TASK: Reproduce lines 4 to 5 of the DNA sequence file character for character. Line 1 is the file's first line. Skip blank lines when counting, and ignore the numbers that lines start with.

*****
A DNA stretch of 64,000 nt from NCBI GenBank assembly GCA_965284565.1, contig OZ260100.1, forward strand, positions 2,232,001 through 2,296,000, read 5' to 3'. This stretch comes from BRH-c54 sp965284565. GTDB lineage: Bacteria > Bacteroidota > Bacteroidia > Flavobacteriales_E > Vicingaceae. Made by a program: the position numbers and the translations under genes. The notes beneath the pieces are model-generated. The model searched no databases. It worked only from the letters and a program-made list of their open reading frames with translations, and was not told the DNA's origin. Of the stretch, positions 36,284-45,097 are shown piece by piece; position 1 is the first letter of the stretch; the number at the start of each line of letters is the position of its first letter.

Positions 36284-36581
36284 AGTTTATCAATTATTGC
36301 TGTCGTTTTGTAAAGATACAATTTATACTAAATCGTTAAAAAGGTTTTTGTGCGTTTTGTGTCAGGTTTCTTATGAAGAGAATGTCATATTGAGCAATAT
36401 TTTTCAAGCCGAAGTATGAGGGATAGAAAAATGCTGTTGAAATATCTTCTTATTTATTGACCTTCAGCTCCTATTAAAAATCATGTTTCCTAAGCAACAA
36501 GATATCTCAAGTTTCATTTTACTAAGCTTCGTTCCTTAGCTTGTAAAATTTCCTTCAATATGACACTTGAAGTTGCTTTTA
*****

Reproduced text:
36301 TGTCGTTTTGTAAAGATACAATTTATACTAAATCGTTAAAAAGGTTTTTGTGCGTTTTGTGTCAGGTTTCTTATGAAGAGAATGTCATATTGAGCAATAT
36401 TTTTCAAGCCGAAGTATGAGGGATAGAAAAATGCTGTTGAAATATCTTCTTATTTATTGACCTTCAGCTCCTATTAAAAATCATGTTTCCTAAGCAACAA